Minster primary has a problem with motorists stopping outside to drop off and collect their children.
PTA member and data manager at the Brecon Chase school Karen Nixon says the problem is in front of the Minster Road entrance.
Complaints have been made about poor parking outside Minster Primary School
Although she praised most parents, she said a minority were causing issues by stopping on the yellow zigzag lines, parking over neighbours’ pathways and driveways and leaving their vehicles on grass verges.
Even the school’s lollipop lady is having difficulty seeing traffic coming either way because of the number of cars parked, increasing concerns that there may be an accident.
The school has also had complaints from neighbours whose access to their homes is being blocked.
Mrs Nixon says it has become more of a headache as the school has increased by about 90 pupils in the last three years and there is not enough parking.
She said: “It’s just a minority – most of our parents are sensible, helpful and safety conscious.
“But our lollipop lady can’t see up and down the road because of the cars parked and is having trouble crossing – it could be potentially dangerous.
“We are trying to help parents and neighbours and feel sorry for them but the children’s safety is our main concern.”
She says in the past the lollipop lady had confronted the drivers but they would not always move.
The school has tried to tackle the problem through its newsletter, handing out flyers and talking about it in assembly, but nothing has worked.
So now it has turned to Swale council, Minster Parish Council and the police for help in the hope of getting fines issued to those who park illegally or inconsiderately.
“I think the only thing that will stop them is ticketing,” Mrs Nixon added.
A spokesman for Swale council said its parking team had asked a representative from APCOA, its contracted enforcement agency, to visit the school to help improve the situation and make sure zigzag markings were adhered to. However, the council has no legal enforcement powers where obstruction of the highway occurs.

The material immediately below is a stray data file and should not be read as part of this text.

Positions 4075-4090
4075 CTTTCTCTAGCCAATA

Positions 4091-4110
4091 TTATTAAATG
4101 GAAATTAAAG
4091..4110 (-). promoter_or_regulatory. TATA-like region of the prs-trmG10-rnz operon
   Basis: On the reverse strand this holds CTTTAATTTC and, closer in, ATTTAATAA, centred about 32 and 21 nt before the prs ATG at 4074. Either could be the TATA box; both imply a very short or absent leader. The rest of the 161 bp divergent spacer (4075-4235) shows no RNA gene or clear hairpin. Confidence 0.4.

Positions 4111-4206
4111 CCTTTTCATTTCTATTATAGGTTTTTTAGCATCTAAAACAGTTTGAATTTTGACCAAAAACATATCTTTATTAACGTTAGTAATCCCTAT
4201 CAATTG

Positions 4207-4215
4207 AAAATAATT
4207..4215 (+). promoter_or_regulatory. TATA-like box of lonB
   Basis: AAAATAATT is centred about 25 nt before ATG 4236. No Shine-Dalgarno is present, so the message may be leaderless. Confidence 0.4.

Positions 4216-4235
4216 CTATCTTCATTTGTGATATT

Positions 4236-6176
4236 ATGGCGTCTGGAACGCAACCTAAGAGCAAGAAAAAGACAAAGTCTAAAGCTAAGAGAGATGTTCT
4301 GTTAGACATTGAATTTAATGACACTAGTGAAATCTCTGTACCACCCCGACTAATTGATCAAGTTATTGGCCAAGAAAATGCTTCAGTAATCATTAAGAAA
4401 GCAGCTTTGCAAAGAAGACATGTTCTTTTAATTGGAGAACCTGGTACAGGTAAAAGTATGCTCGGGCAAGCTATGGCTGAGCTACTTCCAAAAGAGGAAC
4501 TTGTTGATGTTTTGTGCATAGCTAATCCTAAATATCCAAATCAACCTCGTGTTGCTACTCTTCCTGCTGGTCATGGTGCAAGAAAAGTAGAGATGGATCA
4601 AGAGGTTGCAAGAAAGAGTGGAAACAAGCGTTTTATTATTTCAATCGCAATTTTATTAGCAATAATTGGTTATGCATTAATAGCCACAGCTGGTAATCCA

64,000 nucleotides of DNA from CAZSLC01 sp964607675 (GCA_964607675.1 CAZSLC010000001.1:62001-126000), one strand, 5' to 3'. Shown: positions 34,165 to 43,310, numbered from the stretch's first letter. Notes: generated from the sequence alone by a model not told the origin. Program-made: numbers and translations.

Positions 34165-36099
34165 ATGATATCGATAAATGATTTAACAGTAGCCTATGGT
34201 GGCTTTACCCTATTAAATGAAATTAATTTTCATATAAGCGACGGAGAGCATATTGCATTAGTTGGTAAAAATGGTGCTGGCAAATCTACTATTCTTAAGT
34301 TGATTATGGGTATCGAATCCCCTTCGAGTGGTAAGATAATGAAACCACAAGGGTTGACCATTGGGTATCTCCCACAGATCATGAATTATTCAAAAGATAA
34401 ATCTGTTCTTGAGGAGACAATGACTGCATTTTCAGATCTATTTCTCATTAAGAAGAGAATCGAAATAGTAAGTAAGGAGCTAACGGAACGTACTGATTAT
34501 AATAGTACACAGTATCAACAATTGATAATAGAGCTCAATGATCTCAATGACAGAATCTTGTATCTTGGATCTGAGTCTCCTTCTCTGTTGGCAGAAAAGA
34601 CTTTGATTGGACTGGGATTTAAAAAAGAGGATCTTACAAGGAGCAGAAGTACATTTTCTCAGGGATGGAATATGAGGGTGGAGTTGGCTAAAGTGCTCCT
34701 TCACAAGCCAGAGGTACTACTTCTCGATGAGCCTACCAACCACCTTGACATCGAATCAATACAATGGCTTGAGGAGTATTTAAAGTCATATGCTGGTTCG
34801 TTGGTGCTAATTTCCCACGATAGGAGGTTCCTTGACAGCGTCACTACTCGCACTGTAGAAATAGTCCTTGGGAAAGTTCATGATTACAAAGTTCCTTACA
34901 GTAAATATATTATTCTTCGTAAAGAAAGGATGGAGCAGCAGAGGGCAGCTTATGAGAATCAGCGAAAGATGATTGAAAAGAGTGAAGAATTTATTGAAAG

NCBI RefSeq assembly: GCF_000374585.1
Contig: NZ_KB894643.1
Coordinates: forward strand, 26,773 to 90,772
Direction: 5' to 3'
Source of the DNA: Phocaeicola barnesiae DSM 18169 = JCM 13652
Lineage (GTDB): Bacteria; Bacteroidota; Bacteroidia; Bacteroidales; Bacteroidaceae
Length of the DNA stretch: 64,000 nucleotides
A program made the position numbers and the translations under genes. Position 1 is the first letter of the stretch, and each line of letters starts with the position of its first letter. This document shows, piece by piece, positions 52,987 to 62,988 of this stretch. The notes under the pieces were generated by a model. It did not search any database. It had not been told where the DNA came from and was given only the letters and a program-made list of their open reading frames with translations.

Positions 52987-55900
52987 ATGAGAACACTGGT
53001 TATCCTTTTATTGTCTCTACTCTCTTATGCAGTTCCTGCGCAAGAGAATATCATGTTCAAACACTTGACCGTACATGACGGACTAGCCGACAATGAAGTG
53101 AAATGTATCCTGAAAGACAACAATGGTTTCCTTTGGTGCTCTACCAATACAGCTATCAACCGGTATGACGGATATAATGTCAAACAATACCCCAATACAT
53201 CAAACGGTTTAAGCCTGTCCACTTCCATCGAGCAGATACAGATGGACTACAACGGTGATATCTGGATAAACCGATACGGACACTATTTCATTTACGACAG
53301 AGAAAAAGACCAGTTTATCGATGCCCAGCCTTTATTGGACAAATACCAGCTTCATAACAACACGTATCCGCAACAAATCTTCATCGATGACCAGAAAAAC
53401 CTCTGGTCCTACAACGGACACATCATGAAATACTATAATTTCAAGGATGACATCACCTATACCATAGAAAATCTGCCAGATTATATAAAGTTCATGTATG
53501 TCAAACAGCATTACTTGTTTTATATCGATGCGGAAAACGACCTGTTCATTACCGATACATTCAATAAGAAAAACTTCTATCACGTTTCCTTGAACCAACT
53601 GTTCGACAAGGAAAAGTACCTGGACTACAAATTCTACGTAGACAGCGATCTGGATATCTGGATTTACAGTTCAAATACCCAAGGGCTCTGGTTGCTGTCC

Ken Ingleton, who lives in Minster Road and is also a parish councillor, described the situation as a total nightmare.
“It virtually stops the traffic entirely at school times because there are cars parked both sides of the road,” he said. "In some cases buses can’t get through.
“Parents seem to have this fixation with getting as close to the gates as possible and some arrive up to an hour before the pick-up time just to get a space.
“There’s a reasonably big public car park [by the Gatehouse Museum] a couple of hundred yards away.”
Mr Ingleton says the situation is exacerbated by parents parking their cars on either side of the road and then taking their children out into the middle of the road rather than onto the pavement, so blocking even more of the road.
A police spokesman said: “We would urge motorists to park considerately and advise those dropping children off at school to avoid parking in bus lanes, on pavements and on double yellow or zigzag lines.
“Dangerous and obstructive parking can be dealt with by council wardens and police officers who will advise drivers to move their car to a legal place, issue a fine or in some cases have the car removed.”
A Kent County Council spokesman said the authority had no enforcement powers but was looking at county-wide measures to remind parents of the importance of parking safely.